8 (19) November 1711 in the village of Denisovka, Kurostovskaya volost, near the settlement of Kholmogory, Archangel Province, into the family of a coast-dweller was born Mikhail Vasilievich Lomonosov, eminent Russian statesman, organizer of science and popular education in Russia, person of encyclopaedic knowledge, poet who laid down the foundations of the Russian literary language.
In December 1730 Lomonosov, eager to be educated, left his father’s house for Moscow. Passing himself off as a noble’s son, in January 1731 he entered the Moscow Slavic-Greek-Latin Academy of the Zaikonospassky Monastery. Upon graduation, among the best students he was sent to St. Petersburg to be accepted as a student of the Academic University. One year later he was sent to Germany to study chemistry and metallurgy.
In Germany Lomonosov first studied at the Marburg University under the supervision and guidance of the well-known physician and philosopher H. Wolf, then he studied in Freiberg, taught by chemist and metallurgist I. Henkel. Lomonosov stayed abroad until 1741. Having returned to Russia in January 1742, he was appointed adjunct of the Academy of Sciences as a physician. In August 1745 he became the first Russian scholar elected for the position of a chemistry professor (academician).
The work of Lomonosov in the Academy of Sciences was many-sided. In 1746 he was the first to deliver lectures on physics in Russian; published the translation of “The experimental physics” by H. Wolf. In 1748 on his initiative was built the first Russian chemical research laboratory. He researched atmospheric electricity, formulated himself the laws of conservation of matter and movement, developed a teaching of colors’ nature. In May 1761, when the Venus was following the Sun’s disc, he discovered that the Venus had an atmosphere. While making analysis of rocks, he proved the organic origin of oil, peat and coal.
For many years the scholar had been developing the technology of obtaining color glass at beats and mosaic plant built in Ust-Ruditza near St. Petersburg. Lomonosov himself created a series of mosaic portraits and the famous monumental mosaics “The Battle of Poltava” (1762-64). Mosaic works of the Russian scholar were highly appreciated by the Russian Academy of Sciences which in 1763 elected him its member.
Along with scientific work, Lomonosov was also engaged in literature, having published a series of odes and tragedies and become one of the founders of accentual-syllabic versification. The theory of “three styles” developed by the academician played a significant role in the formation of the Russian literary language.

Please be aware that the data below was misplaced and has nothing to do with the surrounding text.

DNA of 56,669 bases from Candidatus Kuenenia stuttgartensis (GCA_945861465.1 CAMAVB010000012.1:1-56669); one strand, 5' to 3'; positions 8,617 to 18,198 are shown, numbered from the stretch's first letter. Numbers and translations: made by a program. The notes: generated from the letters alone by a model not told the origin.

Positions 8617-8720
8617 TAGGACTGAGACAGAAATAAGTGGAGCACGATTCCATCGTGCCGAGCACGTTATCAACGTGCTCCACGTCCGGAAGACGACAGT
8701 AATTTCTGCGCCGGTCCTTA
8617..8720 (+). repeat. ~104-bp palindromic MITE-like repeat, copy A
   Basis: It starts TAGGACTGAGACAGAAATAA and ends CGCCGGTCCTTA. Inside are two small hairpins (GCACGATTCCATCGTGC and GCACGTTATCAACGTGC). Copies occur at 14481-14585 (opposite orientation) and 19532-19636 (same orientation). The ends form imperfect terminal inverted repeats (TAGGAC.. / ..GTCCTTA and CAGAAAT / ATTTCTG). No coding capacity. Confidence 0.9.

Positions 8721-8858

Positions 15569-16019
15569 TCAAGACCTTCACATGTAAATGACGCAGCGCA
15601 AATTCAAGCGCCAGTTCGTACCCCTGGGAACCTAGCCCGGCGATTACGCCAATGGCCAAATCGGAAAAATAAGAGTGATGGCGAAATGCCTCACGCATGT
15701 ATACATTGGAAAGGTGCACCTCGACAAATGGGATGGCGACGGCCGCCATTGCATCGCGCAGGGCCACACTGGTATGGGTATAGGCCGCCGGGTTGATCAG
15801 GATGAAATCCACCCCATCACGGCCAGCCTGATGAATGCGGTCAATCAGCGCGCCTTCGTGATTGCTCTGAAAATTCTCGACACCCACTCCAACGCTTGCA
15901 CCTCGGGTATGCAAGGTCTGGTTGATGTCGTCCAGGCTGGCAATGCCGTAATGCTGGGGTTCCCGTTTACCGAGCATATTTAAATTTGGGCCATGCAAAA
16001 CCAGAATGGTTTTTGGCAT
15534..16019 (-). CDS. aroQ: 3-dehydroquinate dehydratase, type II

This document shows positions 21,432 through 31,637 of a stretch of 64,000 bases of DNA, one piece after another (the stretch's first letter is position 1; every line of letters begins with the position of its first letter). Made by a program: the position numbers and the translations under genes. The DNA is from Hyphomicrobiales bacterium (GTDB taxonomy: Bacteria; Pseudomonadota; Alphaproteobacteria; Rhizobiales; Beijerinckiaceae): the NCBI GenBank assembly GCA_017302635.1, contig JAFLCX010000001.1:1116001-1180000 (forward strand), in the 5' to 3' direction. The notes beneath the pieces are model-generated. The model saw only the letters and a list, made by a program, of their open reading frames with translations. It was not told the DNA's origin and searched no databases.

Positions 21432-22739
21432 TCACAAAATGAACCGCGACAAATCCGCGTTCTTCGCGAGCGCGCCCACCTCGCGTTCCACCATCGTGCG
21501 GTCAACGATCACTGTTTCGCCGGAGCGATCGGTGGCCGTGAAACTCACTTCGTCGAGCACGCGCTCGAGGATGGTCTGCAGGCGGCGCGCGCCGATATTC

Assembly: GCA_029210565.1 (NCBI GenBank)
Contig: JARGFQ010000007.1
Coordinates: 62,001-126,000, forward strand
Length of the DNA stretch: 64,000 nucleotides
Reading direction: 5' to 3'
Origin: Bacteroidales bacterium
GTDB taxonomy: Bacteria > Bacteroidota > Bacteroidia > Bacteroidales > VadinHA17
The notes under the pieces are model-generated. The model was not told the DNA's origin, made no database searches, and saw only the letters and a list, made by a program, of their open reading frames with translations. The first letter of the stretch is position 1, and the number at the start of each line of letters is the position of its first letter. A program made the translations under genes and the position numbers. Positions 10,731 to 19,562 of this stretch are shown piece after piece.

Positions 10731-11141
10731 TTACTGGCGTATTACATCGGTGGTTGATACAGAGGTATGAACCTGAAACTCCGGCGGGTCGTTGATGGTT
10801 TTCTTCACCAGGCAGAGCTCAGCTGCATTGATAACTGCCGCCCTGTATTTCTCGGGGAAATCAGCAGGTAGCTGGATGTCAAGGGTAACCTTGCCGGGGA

In 1751 the researcher undertook a detailed study of some sources of the Russian history. Basing on original documents, he started to work on of “The Old Russian history from the beginning of the Russian people to the death of the Grand Duke Yaroslav the First or 1054” published in 1766. Being concerned about the spread of education in Russia, Lomonosov insisted on the establishment of a university of European type available to all sections of the population. His work succeeded: in 1755, under his joint project with count I. I. Shuvalov, was organized the Moscow University which is currently named after the first Russian academician.
In 1757 Lomonosov was appointed a councilor of the Academic Conference. He proposed a plan of reorganization of the Academy’s management and a draft of its Regulations. From 1760 the scholar was in charge of the Academic University and the Academic classical school.
During his entire life Lomonosov initiated various scientific, technical and cultural events of the prior state significance meant to develop productive forces of Russia. In his last years, scientific works of the academician were appreciated beyond the borders of Russia too – Lomonosov was elected an honorary member of the Swedish Academy of Sciences (1760), then of the Bolognese Academy of Sciences (1764).
In spring of 1765 Mikhail Vasilievich Lomonosov caught cold and died on 4 (15) April. He was buried at Lazarevskoye cemetery of the Alexander Nevsky Lavra in St. Petersburg.
Lit.: Берков П. Н. Ломоносов и литературная полемика его времени 1750—1765. М.; Л., 1936; Будилович А. С. Ломоносов как натуралист и филолог. СПб., 1869; Гордеев Д. И. Ломоносов — основоположник геологической науки. М., 1961; Дик Н. Е. Деятельность и труды М. В. Ломоносова в области географии. М., 1961; Западов А. В. Отец русской поэзии. О творчестве Ломоносова. М., 1961; Куликовский П. Г. М. В. Ломоносов — астроном и астрофизик М., 1961; Летопись жизни и творчества М. В. Ломоносова. [К 250-летию со дня рождения]. М.; Л., 1961; Ломоносов. Сборник статей и материалов. Т. 1—9. М.; Л., 1940-1991; М. В. Ломоносов в воспоминаниях и характеристиках современников. М.; Л., 1962; Павлова Г. Е., Фёдоров А. С. Михаил Васильевич Ломоносов. М., 1986; Полное собрание сочинений. Т. 1—10, М.; Л., 1950—1959; Рукописи Ломоносова в Академии наук СССР: Научное описание. М.; Л., 1937; Электронное научное издание «Ломоносов» // Фундаментальная электронная библиотека ФЭБ «Русская литература и фольклор». 2002. URL: http://feb-web.ru/feb/lomonos/default.asp.
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